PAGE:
In a previous post, I talked about how hard it was for me to try to enjoy Monster Hunter: Freedom Unite. I tried and tried to feel like all the times I died or was screwed up by some system that I didn’t know about yet were somehow worth it in order to say that I was good at the game. Ultimately, I gave up on it.
Thankfully, my brother and I later had a conversation about how he was breezing through Monster Hunter 3 and that encouraged me to try to understand the way the game worked before finally deleting it for the extra memory on my Vita. With that little extra effort I put in (along with what was probably a competitive drive, seeing as how my brother is six years younger than me), the game finally opened up to me.
I rarely download word-based mobile games any more. Honestly, they’re usually such a disappointment that I just figure why bother buying yet another Scrabble or Boggle clone? Do I REALLY need to play some new version of what’s already been done to death? Turns out, yes, I really do.
Lex isn’t really the same as Scrabble or word-finds or crosswords, even though I’m sure it’s a copy of some game or other that’s out there (see my article on 2048 vs Threes). Instead of giving you the chance to mull over your words like Scrabble does, it forces you to play before each letter’s individual timer runs out. Instead of giving you a set of letters to choose from like Boggle does, it constantly replaces the letters that you make words out of, showing only nine letters in an unchangeable order at one time.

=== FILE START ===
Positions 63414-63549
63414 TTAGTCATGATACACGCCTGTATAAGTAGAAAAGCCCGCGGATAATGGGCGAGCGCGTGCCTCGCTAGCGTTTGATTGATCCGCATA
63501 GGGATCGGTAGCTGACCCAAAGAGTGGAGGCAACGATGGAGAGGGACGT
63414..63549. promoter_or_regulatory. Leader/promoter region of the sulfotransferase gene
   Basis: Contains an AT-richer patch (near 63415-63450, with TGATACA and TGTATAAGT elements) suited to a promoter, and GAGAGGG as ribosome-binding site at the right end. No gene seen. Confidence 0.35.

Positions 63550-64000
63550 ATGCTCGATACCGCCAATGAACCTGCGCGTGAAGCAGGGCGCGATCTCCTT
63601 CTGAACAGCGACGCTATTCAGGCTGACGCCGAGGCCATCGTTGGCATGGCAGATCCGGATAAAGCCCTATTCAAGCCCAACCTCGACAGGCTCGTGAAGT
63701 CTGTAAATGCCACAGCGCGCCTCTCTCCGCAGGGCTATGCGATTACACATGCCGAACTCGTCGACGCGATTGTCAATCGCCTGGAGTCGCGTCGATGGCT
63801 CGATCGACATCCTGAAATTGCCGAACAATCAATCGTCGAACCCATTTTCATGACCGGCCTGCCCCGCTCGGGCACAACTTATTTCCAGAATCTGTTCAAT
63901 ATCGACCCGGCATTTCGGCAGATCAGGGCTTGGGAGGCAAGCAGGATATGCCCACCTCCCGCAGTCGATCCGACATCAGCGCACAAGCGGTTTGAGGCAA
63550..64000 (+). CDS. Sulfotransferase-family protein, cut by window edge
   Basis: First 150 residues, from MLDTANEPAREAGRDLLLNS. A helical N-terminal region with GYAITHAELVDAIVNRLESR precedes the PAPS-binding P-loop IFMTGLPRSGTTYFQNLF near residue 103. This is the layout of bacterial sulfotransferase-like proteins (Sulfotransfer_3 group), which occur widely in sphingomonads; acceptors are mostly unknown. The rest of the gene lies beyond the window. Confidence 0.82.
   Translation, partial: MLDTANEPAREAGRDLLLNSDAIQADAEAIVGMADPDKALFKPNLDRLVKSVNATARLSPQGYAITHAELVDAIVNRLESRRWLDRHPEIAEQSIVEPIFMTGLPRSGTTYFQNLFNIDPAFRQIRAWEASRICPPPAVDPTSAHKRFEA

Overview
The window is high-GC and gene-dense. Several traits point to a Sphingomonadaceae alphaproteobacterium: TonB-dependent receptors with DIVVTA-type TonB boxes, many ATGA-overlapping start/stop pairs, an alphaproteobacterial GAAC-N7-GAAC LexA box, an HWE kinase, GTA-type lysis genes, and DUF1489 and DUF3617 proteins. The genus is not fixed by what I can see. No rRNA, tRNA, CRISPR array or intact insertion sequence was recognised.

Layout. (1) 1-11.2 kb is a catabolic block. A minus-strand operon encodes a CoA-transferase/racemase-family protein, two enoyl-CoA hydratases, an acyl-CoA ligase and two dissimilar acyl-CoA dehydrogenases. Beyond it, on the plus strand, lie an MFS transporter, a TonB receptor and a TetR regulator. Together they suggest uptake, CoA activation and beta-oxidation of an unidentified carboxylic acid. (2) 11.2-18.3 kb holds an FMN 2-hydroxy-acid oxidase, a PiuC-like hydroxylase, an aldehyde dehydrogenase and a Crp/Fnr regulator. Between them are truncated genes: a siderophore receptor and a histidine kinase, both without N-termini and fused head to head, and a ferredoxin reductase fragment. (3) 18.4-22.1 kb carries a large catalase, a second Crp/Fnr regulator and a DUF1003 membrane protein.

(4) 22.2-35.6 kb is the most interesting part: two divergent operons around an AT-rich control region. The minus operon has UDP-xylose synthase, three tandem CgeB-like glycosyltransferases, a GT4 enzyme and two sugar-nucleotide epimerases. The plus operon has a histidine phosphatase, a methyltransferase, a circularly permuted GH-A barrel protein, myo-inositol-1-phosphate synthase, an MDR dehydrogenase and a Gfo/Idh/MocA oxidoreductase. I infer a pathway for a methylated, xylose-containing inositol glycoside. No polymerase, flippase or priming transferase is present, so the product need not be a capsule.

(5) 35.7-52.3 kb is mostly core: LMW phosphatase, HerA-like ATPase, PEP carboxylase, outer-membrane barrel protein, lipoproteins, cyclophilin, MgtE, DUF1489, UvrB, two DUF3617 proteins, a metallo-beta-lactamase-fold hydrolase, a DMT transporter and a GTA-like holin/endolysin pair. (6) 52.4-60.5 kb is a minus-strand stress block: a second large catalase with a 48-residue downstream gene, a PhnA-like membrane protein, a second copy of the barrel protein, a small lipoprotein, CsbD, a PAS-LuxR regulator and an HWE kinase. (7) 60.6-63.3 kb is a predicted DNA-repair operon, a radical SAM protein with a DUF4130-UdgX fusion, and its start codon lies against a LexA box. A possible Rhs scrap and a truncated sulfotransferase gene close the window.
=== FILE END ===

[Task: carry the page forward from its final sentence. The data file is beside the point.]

Dec 21 2013
Simple but surprisingly challenging, Hoplite delivers an incredibly replayable experience while managing to stay fresh every time.
Hoplite is a great example of how unassuming packaging backed up by solid mechanics and rewarding gameplay can all combine to make a simple game into something I can’t stop myself from coming back to over and over again. The game does everything right, from balanced AI to achievements that actually reward you with something tangible.
NA: May 5 2009
EU: March 6 2009
This strange little rhythm game has a lot to offer, refusing to limit itself to a simple “match the beat to win” sidescroller.
I won’t lie: when I first played Patapon 2, I really hated it. Not only did it throw me off with how precise your button presses needed to be, it seemed like you needed to bring just the right loadout to even make it halfway through the game. As I got more and more familiar with it though, things started to open up.